So after the First Men and the Children of the Forest fought, made peace, and beat back an invasion of evil undead winter themed zombies which we won’t talk about here because they are pure fantasy and have no real historical counterpart, peace reigned in Westeros for a while barring a few small land disputes and the odd local war. All of that would be changed again with the arrival of another new ethnic group coming from Essos across the sea: the Andals.
The Andals came to Westeros roughly 6,000 years before the events of the book and they are the group who has the biggest influence over Westeros politics and culture. Their two biggest contributions to the land where the use of iron tools and weapons and a new religion: the Faith of the Seven. The Faith of the Seven or the “New Gods” is interesting in one aspect that it’s not really worshiping seven separate gods but rather one God divided into seven parts or aspects: the Father, the Mother, the Warrior, the Maiden, the Smith, the Crone, and the ever popular Stranger.
To talk about the Seven in further detail would take more up more time then we have but for now all we need to understand is that the Andal occupation of Westeros was incredibly successful and the end result were the seven kingdoms of Westeros: Dorne, the Reach, the Stormlands, the Rock, the Vale, the Riverlands, and the North. It is Andal language, ideology, and armed knights that dominate Westeros in the books, although it should be noted that most of the ruling class considers themselves to be mostly Andals, especially the ruling families of the Vale and the Lannisters, the Andals also did quite a bit of intermingling with the First Men and to this day a lot of common folk consider themselves to be a mix of both with the North claiming almost no influence by the Andals at all.
Culturally the Andals are a mix of several important ethnic and cultural groups that played an important role in Britain. However, if we look at them within the context of history there are two very distinct ethnic groups the Andals share similarities with: the Angles and the Saxons.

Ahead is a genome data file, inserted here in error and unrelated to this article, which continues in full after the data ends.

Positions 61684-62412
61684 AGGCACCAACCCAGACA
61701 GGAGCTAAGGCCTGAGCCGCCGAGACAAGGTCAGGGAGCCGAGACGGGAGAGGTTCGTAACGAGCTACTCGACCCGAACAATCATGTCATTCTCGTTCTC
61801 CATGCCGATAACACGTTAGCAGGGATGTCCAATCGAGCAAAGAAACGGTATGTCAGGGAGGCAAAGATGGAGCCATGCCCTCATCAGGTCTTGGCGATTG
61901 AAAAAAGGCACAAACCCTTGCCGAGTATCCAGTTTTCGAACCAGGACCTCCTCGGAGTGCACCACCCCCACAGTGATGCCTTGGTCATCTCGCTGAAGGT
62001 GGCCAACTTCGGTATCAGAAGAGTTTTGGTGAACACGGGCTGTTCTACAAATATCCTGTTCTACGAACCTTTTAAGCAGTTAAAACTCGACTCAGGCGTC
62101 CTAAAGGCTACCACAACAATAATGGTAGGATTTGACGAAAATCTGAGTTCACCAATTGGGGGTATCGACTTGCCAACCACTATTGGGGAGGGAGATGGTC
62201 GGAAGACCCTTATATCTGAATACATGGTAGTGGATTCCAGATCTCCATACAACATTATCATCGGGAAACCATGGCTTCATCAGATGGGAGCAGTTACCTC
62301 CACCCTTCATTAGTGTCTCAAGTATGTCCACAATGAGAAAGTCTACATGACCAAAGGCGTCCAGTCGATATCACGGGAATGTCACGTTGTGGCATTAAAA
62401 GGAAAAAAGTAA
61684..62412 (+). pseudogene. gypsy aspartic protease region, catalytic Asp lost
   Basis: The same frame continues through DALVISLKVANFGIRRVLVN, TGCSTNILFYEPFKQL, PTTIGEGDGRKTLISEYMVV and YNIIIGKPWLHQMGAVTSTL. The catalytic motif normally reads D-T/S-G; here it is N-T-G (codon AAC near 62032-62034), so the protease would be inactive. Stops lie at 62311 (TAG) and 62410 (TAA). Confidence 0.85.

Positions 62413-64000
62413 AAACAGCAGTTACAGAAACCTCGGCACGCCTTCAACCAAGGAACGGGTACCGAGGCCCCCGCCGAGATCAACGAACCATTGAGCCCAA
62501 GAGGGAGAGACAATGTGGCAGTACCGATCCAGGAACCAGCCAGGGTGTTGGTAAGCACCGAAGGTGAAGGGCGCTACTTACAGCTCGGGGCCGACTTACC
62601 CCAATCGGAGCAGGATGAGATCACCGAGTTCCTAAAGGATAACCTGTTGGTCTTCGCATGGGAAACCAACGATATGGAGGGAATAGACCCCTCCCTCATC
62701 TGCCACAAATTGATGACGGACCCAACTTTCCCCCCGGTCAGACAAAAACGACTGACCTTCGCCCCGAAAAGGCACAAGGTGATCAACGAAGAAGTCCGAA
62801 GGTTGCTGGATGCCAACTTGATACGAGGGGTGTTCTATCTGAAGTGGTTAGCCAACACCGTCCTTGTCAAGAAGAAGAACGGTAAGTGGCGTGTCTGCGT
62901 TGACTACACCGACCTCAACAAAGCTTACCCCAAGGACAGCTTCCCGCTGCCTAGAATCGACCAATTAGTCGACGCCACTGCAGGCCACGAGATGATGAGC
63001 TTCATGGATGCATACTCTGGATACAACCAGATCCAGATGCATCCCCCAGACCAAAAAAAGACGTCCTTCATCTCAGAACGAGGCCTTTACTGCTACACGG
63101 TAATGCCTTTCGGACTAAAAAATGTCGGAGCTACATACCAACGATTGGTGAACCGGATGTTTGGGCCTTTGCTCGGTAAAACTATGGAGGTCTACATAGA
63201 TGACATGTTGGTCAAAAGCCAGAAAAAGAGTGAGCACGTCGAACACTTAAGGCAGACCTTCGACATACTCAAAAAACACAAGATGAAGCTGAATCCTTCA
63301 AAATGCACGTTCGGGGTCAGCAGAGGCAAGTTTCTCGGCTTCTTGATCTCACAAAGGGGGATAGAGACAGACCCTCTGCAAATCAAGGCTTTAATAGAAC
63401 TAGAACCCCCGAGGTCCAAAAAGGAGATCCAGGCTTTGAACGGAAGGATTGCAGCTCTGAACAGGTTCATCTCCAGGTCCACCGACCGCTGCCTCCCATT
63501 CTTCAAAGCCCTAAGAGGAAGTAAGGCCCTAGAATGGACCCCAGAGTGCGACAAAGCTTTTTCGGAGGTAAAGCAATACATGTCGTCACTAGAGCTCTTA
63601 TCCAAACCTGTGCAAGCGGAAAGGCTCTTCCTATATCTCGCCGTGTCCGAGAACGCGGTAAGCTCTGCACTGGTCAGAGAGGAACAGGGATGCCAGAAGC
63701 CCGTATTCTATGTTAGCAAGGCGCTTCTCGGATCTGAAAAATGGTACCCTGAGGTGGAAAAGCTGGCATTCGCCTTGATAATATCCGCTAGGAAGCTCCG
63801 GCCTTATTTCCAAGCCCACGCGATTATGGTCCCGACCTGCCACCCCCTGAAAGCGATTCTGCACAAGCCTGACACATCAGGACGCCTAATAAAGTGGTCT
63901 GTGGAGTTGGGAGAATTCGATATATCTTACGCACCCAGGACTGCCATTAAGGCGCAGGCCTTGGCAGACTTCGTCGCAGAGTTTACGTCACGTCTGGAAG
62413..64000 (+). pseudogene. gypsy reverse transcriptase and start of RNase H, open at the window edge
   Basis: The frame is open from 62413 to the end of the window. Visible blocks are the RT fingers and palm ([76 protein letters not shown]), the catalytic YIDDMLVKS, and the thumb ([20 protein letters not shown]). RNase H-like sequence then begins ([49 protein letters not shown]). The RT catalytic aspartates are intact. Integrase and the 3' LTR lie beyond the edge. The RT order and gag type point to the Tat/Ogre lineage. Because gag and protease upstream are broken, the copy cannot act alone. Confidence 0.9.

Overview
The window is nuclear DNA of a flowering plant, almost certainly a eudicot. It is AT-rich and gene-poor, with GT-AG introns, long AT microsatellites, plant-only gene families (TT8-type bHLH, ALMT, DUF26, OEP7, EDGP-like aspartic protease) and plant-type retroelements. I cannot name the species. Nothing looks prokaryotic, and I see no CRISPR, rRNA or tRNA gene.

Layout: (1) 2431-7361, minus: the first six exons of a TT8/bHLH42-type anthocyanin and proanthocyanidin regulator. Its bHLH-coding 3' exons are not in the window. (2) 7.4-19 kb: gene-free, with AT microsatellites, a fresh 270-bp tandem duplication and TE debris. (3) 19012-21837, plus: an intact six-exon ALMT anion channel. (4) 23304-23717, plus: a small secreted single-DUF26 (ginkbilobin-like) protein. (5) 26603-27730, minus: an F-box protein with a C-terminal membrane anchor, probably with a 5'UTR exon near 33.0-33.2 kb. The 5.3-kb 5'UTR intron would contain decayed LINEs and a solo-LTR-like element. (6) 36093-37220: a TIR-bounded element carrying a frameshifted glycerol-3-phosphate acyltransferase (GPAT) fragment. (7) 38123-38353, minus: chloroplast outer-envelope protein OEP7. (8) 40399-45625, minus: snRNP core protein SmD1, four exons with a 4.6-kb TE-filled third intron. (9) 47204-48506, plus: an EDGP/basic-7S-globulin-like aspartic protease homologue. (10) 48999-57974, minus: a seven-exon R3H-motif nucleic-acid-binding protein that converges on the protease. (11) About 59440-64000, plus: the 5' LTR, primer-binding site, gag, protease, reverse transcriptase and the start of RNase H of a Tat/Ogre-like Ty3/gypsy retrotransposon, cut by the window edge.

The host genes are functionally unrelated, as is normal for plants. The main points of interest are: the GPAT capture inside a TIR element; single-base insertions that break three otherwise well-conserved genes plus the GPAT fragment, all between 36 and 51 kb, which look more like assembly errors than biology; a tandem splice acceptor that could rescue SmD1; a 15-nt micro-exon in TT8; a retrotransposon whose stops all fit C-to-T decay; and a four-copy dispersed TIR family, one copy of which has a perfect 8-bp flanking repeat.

After the Celts arrived in Britain the island was relatively peaceful. Then the Roman Empire came marching in and Britain remained under Roman rule for the better part of 400 years. The Romans don’t play very much into the Game of Thrones mythology although there was one very important structure they created that has a huge impact in the books (the image presented is a hint for later)
Around 400 A.D the Romans left Britain and it was thrown wide open to marauding Germanic tribes, two of biggest were the Angles and the Saxons. Both these tribes fought and conquered the Celtic inhabitants, although they had difficulty conquering what is now known as Scotland, Wales, and Cornwall.
The map above shows the Celtic territory in green with the Saxon held kingdoms all named. As you can see there are seven of them. It is also important to consider that there was quite a bit of intermingling between the Saxons and the Celts, especially in the lower classes since Britain was a big place and it was easier to simply assimilate into the culture than try to replace it. Finally, there is also the name. Andal could be seen as a combination of Angle and Vandal (another group of barbarians who sacked Rome further to the south) so the similarities are almost uncanny.
There is another similarity between the Saxons and the Andals: religion. The Andals were responsible for bringing the dominant religion of the Seven to Westeros and the Saxons were responsible for bringing Christianity to Britain. We’re going to run an article on religion in Game of Thrones next week but for now all we need to understand is that the Saxons were eventually converted to Christianity after meeting missionaries from the Roman Catholic Church.
So we have the third and biggest mass migration to Westeros/Britain. The Andals/Saxons were effective conquerors and were able to assimilate the First Men/Celts into their way of life so effectively that they became the dominant culture of their new home.
Simon Schama’s History of Britain is a very good book for looking into the Saxons within a wider context while The Anglo Saxons by James Campbell, Eric John, and Patrick Wormald is a great insight into the history and culture of the Saxons specifically.